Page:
" password Archives - LuxSci

Posts Tagged ‘password’

Enhancements to Application-specific Passwords

Thursday, December 17th, 2020

Since 2017, LuxSci has supported application-specific passwords.  These enable users to create distinct username/password combinations for use with different applications, devices, or for shared account access.  These login aliases can have limited privileges; for example, granting access only to email or only to web site file storage.  Use of application specific passwords can greatly enhance user security.

In the past few weeks, LuxSci has released several enhancements to application-specific passwords.

Application Specific Passwords

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HaveIBeenPwned? Selecting passwords that are not known to Hackers

Friday, September 6th, 2019

Users tend to reuse passwords to make their life simple.  This includes reusing the same passwords across multiple sites and using the same passwords for years and years.

This is bad of course.  We see it in the news so frequently that no one is surprised that millions of accounts are compromised at companies every week.  What happens to this compromised data?  Very often it is dumped online where anyone can see it.  In fact, a vast collection of compromised information from usernames and passwords to addresses to employment histories and more is or has been available online related to all of these compromised web accounts.

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Want to Keep Your Passwords Safe & Your Accounts Protected? Here’s How

Thursday, June 28th, 2018

Passwords are the bane of modern existence. Most of us have dozens or hundreds of accounts with passwords to keep track of. A large amount of people are probably also using use the same, easy passwords for each of these accounts. Don’t be ashamed if that’s you, because lots of people do it. Just be prepared to listen.

If you are using the same, simple passwords for all of your accounts, you are making yourself much more vulnerable to an attack. This means that threat actors can work their way into your personal or business accounts, and wreak havoc to both your life and your company. If you want to minimize the chances of this happening, then you need to know about how passwords can be stolen and the best ways to protect them.

How Do Attackers Get People’s Passwords?

To understand the best ways to protect your passwords, you need to know how attackers acquire them in the first place. Their methods can be simple, such as looking at the Post-it notes on someone’s monitor, or they may work in a place where they have access to customer passwords (such as the operators you talk to when you call up your bank). If these individuals abuse their positions and save customer passwords, they can try to use them on other accounts owned by the same customer, which is one reason that you should have separate passwords for each account.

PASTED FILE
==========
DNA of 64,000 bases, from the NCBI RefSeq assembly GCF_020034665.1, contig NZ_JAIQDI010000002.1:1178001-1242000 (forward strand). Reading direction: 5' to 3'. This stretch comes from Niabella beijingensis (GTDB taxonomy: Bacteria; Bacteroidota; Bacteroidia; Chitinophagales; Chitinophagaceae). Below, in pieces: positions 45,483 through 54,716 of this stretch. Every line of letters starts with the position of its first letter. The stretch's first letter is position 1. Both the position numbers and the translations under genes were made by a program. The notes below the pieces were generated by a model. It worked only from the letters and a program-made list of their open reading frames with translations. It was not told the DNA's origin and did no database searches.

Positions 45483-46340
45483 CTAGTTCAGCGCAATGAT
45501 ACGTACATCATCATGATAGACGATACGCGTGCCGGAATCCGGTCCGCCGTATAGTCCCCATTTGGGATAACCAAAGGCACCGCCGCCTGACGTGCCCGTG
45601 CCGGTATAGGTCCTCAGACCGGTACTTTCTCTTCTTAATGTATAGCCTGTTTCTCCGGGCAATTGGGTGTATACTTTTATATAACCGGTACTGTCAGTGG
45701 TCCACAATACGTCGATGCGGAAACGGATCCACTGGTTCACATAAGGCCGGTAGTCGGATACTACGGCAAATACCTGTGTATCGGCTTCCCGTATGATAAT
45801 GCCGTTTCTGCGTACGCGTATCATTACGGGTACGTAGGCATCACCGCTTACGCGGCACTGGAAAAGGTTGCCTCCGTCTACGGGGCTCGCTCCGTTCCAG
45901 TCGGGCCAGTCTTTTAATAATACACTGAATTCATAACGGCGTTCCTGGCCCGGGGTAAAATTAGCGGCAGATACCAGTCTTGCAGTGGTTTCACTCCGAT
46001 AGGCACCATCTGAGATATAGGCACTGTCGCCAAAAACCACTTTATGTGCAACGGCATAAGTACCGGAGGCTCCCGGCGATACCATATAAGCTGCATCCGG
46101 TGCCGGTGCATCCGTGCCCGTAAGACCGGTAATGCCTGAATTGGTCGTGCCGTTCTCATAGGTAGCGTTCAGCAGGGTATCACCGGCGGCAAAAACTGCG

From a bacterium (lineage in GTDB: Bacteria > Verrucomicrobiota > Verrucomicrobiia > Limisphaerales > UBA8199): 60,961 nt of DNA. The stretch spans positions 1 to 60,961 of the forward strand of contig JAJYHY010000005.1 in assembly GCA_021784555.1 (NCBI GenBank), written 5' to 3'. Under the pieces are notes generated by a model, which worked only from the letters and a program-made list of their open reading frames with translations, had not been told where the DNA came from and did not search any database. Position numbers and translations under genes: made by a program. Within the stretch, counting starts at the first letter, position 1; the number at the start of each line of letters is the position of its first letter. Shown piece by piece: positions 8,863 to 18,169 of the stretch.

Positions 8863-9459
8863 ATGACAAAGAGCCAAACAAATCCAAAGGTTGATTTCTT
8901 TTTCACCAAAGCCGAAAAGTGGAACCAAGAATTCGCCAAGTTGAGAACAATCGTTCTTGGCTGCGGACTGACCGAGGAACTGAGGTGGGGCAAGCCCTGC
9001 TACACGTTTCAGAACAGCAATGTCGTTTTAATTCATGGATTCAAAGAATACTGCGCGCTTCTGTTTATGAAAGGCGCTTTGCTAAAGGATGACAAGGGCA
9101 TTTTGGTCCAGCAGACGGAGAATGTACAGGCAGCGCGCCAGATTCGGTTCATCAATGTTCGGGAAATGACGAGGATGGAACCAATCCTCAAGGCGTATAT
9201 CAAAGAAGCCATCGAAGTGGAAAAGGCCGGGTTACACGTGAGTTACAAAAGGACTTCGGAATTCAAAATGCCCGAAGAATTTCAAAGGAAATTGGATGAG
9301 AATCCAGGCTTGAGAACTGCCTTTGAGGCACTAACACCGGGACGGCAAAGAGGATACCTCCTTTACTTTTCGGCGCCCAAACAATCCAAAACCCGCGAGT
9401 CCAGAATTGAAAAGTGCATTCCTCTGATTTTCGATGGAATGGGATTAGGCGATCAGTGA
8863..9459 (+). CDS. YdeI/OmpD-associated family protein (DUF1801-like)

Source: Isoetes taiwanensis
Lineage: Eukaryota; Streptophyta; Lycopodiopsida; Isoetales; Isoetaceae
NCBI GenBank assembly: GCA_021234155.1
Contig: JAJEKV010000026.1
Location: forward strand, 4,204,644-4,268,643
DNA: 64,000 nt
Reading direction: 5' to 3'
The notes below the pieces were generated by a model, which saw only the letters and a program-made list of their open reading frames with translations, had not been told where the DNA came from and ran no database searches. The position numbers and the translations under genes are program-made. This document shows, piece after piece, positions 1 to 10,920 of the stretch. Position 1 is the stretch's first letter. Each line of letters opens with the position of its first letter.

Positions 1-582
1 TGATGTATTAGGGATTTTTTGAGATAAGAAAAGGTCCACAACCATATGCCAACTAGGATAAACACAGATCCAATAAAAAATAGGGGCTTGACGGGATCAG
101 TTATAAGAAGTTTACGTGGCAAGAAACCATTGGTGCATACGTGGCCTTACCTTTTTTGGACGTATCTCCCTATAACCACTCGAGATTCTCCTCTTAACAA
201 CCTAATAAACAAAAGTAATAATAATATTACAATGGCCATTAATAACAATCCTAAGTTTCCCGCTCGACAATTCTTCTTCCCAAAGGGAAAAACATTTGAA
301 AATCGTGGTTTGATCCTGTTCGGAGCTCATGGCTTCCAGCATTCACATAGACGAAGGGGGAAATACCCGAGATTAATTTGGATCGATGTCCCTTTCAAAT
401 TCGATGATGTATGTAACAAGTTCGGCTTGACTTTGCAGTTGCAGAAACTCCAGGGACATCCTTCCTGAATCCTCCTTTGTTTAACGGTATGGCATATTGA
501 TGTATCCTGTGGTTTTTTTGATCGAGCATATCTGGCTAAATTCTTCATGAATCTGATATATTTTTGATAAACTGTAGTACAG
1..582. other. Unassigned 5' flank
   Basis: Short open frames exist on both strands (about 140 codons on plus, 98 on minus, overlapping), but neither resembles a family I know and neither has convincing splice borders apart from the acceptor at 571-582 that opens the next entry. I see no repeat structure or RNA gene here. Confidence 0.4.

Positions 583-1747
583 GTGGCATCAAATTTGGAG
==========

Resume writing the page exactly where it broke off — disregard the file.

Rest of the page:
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Login security & passwords – yesterday, today and tomorrow

Wednesday, December 20th, 2017

The act of “logging in” – that is, gaining access to some private area in a shared space – has been with us since the early 60s with the introduction of time-sharing computers, albeit confined in those days to very limited professional circles. However, with the use of the public internet as a communication and social medium and the growth of the web as a platform for commerce in the past twenty years, remembering login names and passwords for access to all our online resources is as commonplace as remembering the birthdays of our loved ones. While we might remember at most ten birthdays (with the rest written down in calendars and diaries), the average person has accumulated, based on an anonymized survey of its enterprise accounts by the popular password manager vendor LastPass, about 191 online accounts!

Lest this seem like an absurdly large number, consider all the professional accounts as well as numerous personal ones accumulated over one’s online lifetime, many of which are quickly set up for some online purchase or commenting at an informational web site and then forgotten or rarely visited. These days it seems that even the slightest online activity requires creating an account and signing in. Thus, it is not surprising that most people reuse the same login credentials (user name and password) across multiple sites. Security experts have long warned against this obvious vulnerability, but who can blame the average user for choosing an easy path to manage this increasing burden of remembering multiple passwords. (Some recent statistics suggests that only 22% of online users in the US use different credentials for each online account.)

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Application Specific Passwords / Login Aliases at LuxSci

Thursday, December 14th, 2017

LuxSci now supports the creation of “application-specific passwords” for individual user accounts.

What are these?  The are essentially “login aliases.”

Increase your security through application-specific passwords
Users can create distinct username/password combinations for use with different applications, devices, or for shared account access.  These login aliases can have limited privileges; for example, granting access only to email or only to web site file storage.  Use of application specific passwords can greatly enhance user security.  In this article, we will discuss application-specific passwords, what their benefits are, and how to use them effectively.

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